Dear HHS: How about you consult YOUR conscience?

September 25th is the last day to submit public comment on the proposed HHS regulations which are not only superfluous, but more importantly, would further limit access to reproductive healthcare (and other healthcare) services in the U.S., particularly for those who already have the greatest limitations to care, which certainly includes teens.

It's so important to have public comment on this, so if you have not done so yet, take a few minutes tonight and be sure to get something in.

* * *

I am writing to urge you to stop efforts to block women's access to basic reproductive health services.

I understand that the proposed regulations that the Department of Health and Human Services released on August 21, 2008 expand existing law to allow more health care providers and institutions to refuse to provide needed care.

As written, the regulations could allow institutions and individuals -- based on religious beliefs -- to deny women access to birth control and permit individuals to refuse


Carnival of Chlamydia Questions

Anonymous asks:

Can you get Chlamydia from giving your boyfriend head then having vaginal sex? I mean I've heard that, but is it true if you use a condom after the oral?

kNOw more: Nearly One in Five Young Women Have Experienced Forced Intercourse

One of the nation’s top violence prevention organizations today launched an unprecedented new initiative to raise awareness about a kind of abuse that is rarely discussed, but has severe consequences. The Family Violence Prevention Fund’s (FVPF’s) kNOw More initiative examines the reproductive health consequences of sexual coercion and violence, which include unintended pregnancy, HIV/AIDS and other sexually transmitted infections, miscarriage, infertility, coerced abortion, and a range of other serious health issues. kNOw More is designed to start a dialogue about the birth control sabotage and reproductive coercion that many teens and young women face, and help draw the link to the reproductive health problems it causes. Its website is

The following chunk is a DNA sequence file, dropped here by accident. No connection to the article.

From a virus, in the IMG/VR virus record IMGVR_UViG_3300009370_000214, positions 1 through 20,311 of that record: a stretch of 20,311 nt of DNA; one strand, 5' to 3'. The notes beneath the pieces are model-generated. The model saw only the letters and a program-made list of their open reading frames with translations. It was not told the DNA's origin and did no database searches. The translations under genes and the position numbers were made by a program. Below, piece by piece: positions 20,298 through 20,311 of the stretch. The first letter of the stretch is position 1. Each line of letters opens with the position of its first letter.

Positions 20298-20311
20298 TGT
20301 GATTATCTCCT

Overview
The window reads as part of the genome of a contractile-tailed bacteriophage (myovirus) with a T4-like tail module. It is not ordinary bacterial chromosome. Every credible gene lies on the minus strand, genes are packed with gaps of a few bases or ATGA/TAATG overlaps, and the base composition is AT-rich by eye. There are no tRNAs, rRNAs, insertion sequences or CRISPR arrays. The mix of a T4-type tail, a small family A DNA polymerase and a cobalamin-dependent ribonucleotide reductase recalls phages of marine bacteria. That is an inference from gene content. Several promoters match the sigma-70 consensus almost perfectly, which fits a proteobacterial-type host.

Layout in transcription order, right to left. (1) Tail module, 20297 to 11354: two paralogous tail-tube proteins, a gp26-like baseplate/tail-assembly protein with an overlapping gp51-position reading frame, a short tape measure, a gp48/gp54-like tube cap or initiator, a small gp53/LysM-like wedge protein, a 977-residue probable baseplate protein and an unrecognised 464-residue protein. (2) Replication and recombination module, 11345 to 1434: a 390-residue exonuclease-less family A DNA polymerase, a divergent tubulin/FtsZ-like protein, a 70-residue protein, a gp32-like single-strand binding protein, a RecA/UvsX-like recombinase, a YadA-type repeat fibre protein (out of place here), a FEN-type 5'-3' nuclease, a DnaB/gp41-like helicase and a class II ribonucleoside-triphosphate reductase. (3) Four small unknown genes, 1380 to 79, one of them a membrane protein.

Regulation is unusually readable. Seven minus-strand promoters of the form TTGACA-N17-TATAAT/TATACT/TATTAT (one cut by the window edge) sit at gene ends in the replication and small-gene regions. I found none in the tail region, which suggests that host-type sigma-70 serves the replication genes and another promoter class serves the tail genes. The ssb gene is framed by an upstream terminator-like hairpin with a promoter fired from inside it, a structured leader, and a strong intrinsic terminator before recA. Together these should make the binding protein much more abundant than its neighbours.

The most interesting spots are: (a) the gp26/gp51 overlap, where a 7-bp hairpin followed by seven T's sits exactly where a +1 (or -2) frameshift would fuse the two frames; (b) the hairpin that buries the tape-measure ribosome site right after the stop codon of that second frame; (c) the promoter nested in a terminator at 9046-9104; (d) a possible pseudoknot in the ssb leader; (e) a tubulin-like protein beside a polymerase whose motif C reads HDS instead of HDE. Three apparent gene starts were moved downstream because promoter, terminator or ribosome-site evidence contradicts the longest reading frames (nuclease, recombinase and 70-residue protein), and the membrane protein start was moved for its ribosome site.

New research conducted for the initiative by Child Trends finds that some 18 percent of women age 18 to 24 report having experienced forced sexual intercourse at least once in their lives. Child Trends used data from the 2002


The I-Don't-Want-to-Use-Lube Blues

Anonymous asks:

Ever since I lost my virginity I haven't been able to get very wet. Tightness is not a problem, but my boyfriend keeps complaining that I won't get wet and we have to work over and over again just to get him inside. I don't like using lubes so is there a reason it's like this? I'm on birth control pills so I think that may be it but what can I do to get wetter without using lubes?

What the heck does "sexually active" mean?

Anonymous asks:

My boyfriend and I just started getting physical in our relationship. He has fingered me and when I went to the doctors the other day they asked me if I was sexually active. I am still a virgin but I wasn't sure what to say. So if I have been fingered, am I sexually active?

Latex allergy?

Tiffany asks:

I think I'm allergic to condoms but I'm not completely sure. Every time I have sex with my partner with a condom I get a rash the next day & it itches & burns a lot. It takes like a week for it to go away so every time we have sex we have to wait till its gone to have sex again otherwise it hurts really really bad. Also if it is an allergic reaction how can I take care of it without my parents knowing because they don't know I'm having sex & I do NOT want to tell them. Is there anything in the house I can use to cure it fast? Help!